LinuxQuestions.org
Latest LQ Deal: Latest LQ Deals
Go Back   LinuxQuestions.org > Forums > Linux Forums > Linux - Newbie
User Name
Password
Linux - Newbie This Linux forum is for members that are new to Linux.
Just starting out and have a question? If it is not in the man pages or the how-to's this is the place!

Notices


Reply
  Search this Thread
Old 04-21-2017, 12:42 AM   #1
BIGSTUD
LQ Newbie
 
Registered: Apr 2017
Posts: 6

Rep: Reputation: Disabled
MBR vs GPT


I've used the mbr table for years. I never tried gpt table because it seem too complex to use. But now, I have a much better understanding of it. My question is -- is there a performance boost over mbr? I mean can data be read faster and written faster by having a gpt table. Thanks
 
Old 04-21-2017, 02:53 AM   #2
BIGSTUD
LQ Newbie
 
Registered: Apr 2017
Posts: 6

Original Poster
Rep: Reputation: Disabled
Can I have one HD be mbr and the other gpt?
 
Old 04-21-2017, 03:19 AM   #3
syg00
LQ Veteran
 
Registered: Aug 2003
Location: Australia
Distribution: Lots ...
Posts: 19,792

Rep: Reputation: 3575Reputation: 3575Reputation: 3575Reputation: 3575Reputation: 3575Reputation: 3575Reputation: 3575Reputation: 3575Reputation: 3575Reputation: 3575Reputation: 3575
No
Yes
 
Old 04-21-2017, 04:06 AM   #4
JJJCR
Senior Member
 
Registered: Apr 2010
Posts: 1,862

Rep: Reputation: 338Reputation: 338Reputation: 338Reputation: 338
MBR < capacity 2TB = ok
MBR > capacity 2TB = might not recognize all space

GPT > capacity 2TB = ok
GPT < capacity 2TB = ok

Conclusion: It's your call. Make a choice.
 
Old 04-21-2017, 04:51 AM   #5
hazel
LQ Guru
 
Registered: Mar 2016
Location: Harrow, UK
Distribution: LFS, AntiX, Slackware
Posts: 5,587
Blog Entries: 16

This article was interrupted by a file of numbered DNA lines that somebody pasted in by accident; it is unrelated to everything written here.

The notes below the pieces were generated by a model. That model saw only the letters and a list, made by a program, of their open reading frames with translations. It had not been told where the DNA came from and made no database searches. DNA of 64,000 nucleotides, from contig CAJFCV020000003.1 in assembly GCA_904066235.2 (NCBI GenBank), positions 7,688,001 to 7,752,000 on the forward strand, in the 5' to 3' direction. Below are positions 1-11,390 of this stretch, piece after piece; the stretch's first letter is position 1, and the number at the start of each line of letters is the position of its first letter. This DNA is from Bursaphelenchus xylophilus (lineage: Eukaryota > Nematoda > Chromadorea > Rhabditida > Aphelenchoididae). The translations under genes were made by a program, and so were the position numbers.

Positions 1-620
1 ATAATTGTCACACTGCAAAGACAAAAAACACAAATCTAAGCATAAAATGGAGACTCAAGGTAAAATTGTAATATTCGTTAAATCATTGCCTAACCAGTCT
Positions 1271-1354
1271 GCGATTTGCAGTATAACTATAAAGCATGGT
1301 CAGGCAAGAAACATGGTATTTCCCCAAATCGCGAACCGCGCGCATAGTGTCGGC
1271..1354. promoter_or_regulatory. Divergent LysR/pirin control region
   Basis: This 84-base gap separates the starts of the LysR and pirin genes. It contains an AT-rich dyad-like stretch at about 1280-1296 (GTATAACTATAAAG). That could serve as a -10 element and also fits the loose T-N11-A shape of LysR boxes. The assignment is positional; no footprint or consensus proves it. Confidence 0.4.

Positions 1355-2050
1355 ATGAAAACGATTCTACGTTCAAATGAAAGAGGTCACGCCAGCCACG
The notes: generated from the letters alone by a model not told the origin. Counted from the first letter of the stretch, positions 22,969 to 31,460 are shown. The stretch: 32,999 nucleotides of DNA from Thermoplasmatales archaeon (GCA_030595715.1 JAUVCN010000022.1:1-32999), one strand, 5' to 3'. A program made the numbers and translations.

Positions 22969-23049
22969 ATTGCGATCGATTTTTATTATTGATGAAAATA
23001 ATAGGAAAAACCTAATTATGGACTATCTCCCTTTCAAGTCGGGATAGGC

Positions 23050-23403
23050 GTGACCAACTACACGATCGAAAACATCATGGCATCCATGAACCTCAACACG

Rep: Reputation: 3316Reputation: 3316Reputation: 3316Reputation: 3316Reputation: 3316Reputation: 3316Reputation: 3316Reputation: 3316Reputation: 3316Reputation: 3316Reputation: 3316
Also gpt does away with the kludge of having "logical disks" inside an "extended partition" to get around the primary partition limit of 4. A gpt disk can have as many primary partitions as you like. Plus it has a built-in backup for the partition table if that gets corrupted. Plus it will boot under both uefi and mbr.
 
Old 04-21-2017, 05:09 AM   #6
syg00
LQ Veteran
 
Registered: Aug 2003
Location: Australia
Distribution: Lots ...
Posts: 19,792

Rep: Reputation: 3575Reputation: 3575Reputation: 3575Reputation: 3575Reputation: 3575Reputation: 3575Reputation: 3575Reputation: 3575Reputation: 3575Reputation: 3575Reputation: 3575
Quote:
Originally Posted by hazel View Post
Plus it will boot under both uefi and mbr.
As will an MBR formatted disk (UEFI and BIOS).
 
Old 04-21-2017, 05:12 AM   #7
Shadow_7
Senior Member
 
Registered: Feb 2003
Distribution: debian
Posts: 4,137
Blog Entries: 1

Rep: Reputation: 873Reputation: 873Reputation: 873Reputation: 873Reputation: 873Reputation: 873Reputation: 873
Some bios / cmos / uefi / ... do not support booting from GPT. If you have a disk > 2TB, then you have to use GPT or give up all the space > 2TB. Otherwise the "can you boot it" dilemma makes the choice for you.
 
Old 04-21-2017, 06:08 AM   #8
BIGSTUD
LQ Newbie
 
Registered: Apr 2017
Posts: 6

Original Poster
Rep: Reputation: Disabled
My bios supports UEFI and Legacy modes and there is also an option to use both at the same time. My hd is 1 terabyte. The reason I want to go GPT is because MBR is dated and I hate the extended/logical partition scheme.

Since my bios supports UEFI, I think I can use GPT.

Much obliged to all members here
 
Old 04-21-2017, 06:35 AM   #9
Habitual
LQ Veteran
 
Registered: Jan 2011
Location: Abingdon, VA
Distribution: Catalina
Posts: 9,374
Blog Entries: 37

Rep: Reputation: Disabled
Quote:
Originally Posted by BIGSTUD View Post
My bios supports UEFI and Legacy modes and there is also an option to use both at the same time. My hd is 1 terabyte. The reason I want to go GPT is because MBR is dated and I hate the extended/logical partition scheme.

Since my bios supports UEFI, I think I can use GPT.

Much obliged to all members here
I have such a BIOS (CMOS gets no love)
Code:
Machine:   System: Gigabyte product: N/A
           Mobo: Gigabyte model: Z77-DS3H v: x.x Bios: American Megatrends v: F7 date: 07/12/2012
gpt here.

However, I have not installed using the UEFI selection.

Thanks a lot, now there's "a list". Grr!

"the list":
Code:
ST1000DM003-9YN1 sda    931.5G                                                   
                 ├─sda1   8.4G ext4         06e2fecb-69d9-46a2-a3b9-d525df6843ec /
                 ├─sda2     1K